Asked if the sprawling metropolis was ready for alert level 1, Vergeire said the case trends in the capital region classified it as a “moderate risk” area, even though its hospitals are not full of COVID-19 patients. In addition, its Adar is 10.5, she said.
The DOH also wants to see establishments and workspaces comply with safety protocols, she said, adding that the Safety Seal would be an important gauge in determining if restrictions could be eased in Metro Manila, Vergeire said.
The Safety Seal, issued by the government, attests to an establishment’s strong adherence to health measures.
All the 17 mayors across the Metro Manila (also known as the National Capital Region, or NCR) were ready for a lowering of the alert level, Romando Artes, the officer in charge and general manager of the Metropolitan Manila Development Authority (MMDA), said on Saturday.
He said in an interview with dzMM “Teleradyo” that the MMDA was “always prepared for any kind of declaration.”
Based on their monitoring of the current state of restrictions, various establishments across Metro Manila had been “strictly enforcing” minimum health protocols, such as physical distancing and masking.
In a separate interview with dzBB radio, Artes said the MMDA and the secretariat of the Metro Manila Commission (MMC) had been “getting the consensus” of all the region’s mayors on whether they wanted to retain the current alert level status or to lower it.
The MMC is the governing board and policy-making body of MMDA made up of all the 17 mayors in Metro Manila. It approves all metro-wide plans and rules and regulations.
It is currently chaired by Parañaque City Mayor Edwin Olivarez.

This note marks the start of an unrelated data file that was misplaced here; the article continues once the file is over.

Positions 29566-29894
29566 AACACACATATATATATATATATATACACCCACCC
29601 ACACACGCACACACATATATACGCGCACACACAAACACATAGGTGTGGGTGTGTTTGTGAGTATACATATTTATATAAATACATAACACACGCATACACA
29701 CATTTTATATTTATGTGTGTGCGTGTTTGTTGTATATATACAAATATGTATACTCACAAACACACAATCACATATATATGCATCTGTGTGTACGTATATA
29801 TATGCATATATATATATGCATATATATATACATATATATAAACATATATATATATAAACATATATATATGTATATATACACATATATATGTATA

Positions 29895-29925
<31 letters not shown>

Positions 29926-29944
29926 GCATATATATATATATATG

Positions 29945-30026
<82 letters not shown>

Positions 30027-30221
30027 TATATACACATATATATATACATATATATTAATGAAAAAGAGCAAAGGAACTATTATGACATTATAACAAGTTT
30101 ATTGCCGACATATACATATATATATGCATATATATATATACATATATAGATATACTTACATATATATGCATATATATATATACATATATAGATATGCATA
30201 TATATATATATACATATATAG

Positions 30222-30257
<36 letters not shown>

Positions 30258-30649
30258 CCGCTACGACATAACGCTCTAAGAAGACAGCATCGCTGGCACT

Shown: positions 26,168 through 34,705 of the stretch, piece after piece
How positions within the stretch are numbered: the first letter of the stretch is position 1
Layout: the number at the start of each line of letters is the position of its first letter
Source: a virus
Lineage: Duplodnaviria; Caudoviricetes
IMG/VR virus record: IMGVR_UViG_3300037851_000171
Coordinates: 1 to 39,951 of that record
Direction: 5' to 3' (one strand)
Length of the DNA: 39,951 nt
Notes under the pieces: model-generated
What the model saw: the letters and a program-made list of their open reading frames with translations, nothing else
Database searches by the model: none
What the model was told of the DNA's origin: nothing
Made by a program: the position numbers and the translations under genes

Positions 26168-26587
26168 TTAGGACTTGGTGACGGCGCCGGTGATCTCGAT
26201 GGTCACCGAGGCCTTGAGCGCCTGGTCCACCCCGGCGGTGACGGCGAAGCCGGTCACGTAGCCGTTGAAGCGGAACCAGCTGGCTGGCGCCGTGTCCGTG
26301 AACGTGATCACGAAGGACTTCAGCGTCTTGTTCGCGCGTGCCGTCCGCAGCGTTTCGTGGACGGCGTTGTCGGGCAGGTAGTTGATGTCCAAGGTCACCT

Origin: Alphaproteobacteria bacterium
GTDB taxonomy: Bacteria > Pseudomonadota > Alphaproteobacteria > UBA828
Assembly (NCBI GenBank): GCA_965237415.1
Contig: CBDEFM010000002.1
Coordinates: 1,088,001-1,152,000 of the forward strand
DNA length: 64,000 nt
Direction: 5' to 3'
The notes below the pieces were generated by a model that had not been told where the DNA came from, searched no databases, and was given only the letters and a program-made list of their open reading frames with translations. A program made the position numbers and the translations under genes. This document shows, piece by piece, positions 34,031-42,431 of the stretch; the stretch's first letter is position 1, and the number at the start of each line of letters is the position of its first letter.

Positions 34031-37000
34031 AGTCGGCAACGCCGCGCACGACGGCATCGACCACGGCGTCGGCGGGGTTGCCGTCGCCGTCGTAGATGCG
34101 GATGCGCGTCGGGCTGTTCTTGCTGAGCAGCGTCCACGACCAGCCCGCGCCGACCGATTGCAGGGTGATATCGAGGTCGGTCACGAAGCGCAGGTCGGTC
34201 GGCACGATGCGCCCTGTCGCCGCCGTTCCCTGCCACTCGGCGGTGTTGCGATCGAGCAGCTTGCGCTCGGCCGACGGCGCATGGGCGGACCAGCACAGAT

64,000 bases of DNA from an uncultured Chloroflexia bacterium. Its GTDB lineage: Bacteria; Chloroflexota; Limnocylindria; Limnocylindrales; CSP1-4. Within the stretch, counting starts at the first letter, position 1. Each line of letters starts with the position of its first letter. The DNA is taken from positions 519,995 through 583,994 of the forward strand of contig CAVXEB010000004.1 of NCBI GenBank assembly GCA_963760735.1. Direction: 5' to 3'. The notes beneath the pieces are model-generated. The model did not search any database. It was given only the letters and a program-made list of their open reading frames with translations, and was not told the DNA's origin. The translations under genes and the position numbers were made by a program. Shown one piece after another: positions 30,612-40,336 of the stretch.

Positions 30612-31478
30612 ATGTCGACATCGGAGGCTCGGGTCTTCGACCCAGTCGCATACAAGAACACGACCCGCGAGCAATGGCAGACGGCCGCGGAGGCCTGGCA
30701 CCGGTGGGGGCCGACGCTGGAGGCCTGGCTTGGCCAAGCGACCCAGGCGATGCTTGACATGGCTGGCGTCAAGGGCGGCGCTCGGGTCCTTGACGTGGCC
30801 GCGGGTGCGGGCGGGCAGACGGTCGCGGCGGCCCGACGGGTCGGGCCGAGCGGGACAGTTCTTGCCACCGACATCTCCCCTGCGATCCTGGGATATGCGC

Dr. Maricar Limpin, president of the Philippine College of Physicians, said the government should not rush into lowering the alert level before all the important health data showed that it would be safe, particularly the vaccination rate and the positivity rate—the number of people found positive for the coronavirus in tests—which was 14.3 percent on Saturday.
As Vergeire indicated, the vaccination rate should be at least over 70 percent, but Limpin said this should be for all qualified age groups, including children 5 to 11 years old. The number of booster doses also should be considered, she added.
“Hopefully, before we shift to alert level 1, we must first contain the number of cases we have been recording the past days ranging from 3,000 to 4,000, which are still high,” Limpin told the Inquirer by phone.
She said the authorities should “slow down” in deciding to ease restrictions.
“There is nothing to lose if we would be discerning first with our current situation,” Limpin said. “Our prayer is that the alert level here in NCR would be maintained at Alert Level 2.”
Metro Manila mayors may recommend relaxing restrictions because of their election campaign plans, she said. “Our safety is far more important here,” Limpin said.
Campaigns for local posts begin on March 25.
“Now, if we are thinking about the economy, maybe it would be best for all of us to hold our horses before we shift to alert level 1, and we should take into consideration the data we have,” Limpin said.
—WITH A REPORT FROM INQUIRER RESEARCH